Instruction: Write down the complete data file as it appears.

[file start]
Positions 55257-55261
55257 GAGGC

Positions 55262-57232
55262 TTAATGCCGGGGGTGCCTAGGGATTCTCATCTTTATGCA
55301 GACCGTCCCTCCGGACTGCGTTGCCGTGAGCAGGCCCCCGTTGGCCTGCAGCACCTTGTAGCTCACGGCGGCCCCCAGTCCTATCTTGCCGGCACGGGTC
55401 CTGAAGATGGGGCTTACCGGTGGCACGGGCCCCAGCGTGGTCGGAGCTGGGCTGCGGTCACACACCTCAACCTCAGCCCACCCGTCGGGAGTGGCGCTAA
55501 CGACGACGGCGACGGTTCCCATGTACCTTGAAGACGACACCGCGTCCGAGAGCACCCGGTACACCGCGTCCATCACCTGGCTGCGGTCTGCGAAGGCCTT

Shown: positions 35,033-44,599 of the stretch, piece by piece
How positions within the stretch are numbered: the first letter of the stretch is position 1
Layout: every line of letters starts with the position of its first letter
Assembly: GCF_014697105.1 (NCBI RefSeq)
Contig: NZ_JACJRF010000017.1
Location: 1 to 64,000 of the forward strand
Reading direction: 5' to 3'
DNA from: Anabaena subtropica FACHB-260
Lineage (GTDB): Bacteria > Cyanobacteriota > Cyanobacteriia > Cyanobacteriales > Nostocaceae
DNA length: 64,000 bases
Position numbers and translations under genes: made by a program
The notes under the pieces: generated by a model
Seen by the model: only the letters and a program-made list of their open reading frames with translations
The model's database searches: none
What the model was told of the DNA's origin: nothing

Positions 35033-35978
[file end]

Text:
Positions 55257-55261
55257 GAGGC

Positions 55262-57232
55262 TTAATGCCGGGGGTGCCTAGGGATTCTCATCTTTATGCA
55301 GACCGTCCCTCCGGACTGCGTTGCCGTGAGCAGGCCCCCGTTGGCCTGCAGCACCTTGTAGCTCACGGCGGCCCCCAGTCCTATCTTGCCGGCACGGGTC
55401 CTGAAGATGGGGCTTACCGGTGGCACGGGCCCCAGCGTGGTCGGAGCTGGGCTGCGGTCACACACCTCAACCTCAGCCCACCCGTCGGGAGTGGCGCTAA
55501 CGACGACGGCGACGGTTCCCATGTACCTTGAAGACGACACCGCGTCCGAGAGCACCCGGTACACCGCGTCCATCACCTGGCTGCGGTCTGCGAAGGCCTT

Shown: positions 35,033-44,599 of the stretch, piece by piece
How positions within the stretch are numbered: the first letter of the stretch is position 1
Layout: every line of letters starts with the position of its first letter
Assembly: GCF_014697105.1 (NCBI RefSeq)
Contig: NZ_JACJRF010000017.1
Location: 1 to 64,000 of the forward strand
Reading direction: 5' to 3'
DNA from: Anabaena subtropica FACHB-260
Lineage (GTDB): Bacteria > Cyanobacteriota > Cyanobacteriia > Cyanobacteriales > Nostocaceae
DNA length: 64,000 bases
Position numbers and translations under genes: made by a program
The notes under the pieces: generated by a model
Seen by the model: only the letters and a program-made list of their open reading frames with translations
The model's database searches: none
What the model was told of the DNA's origin: nothing

Positions 35033-35978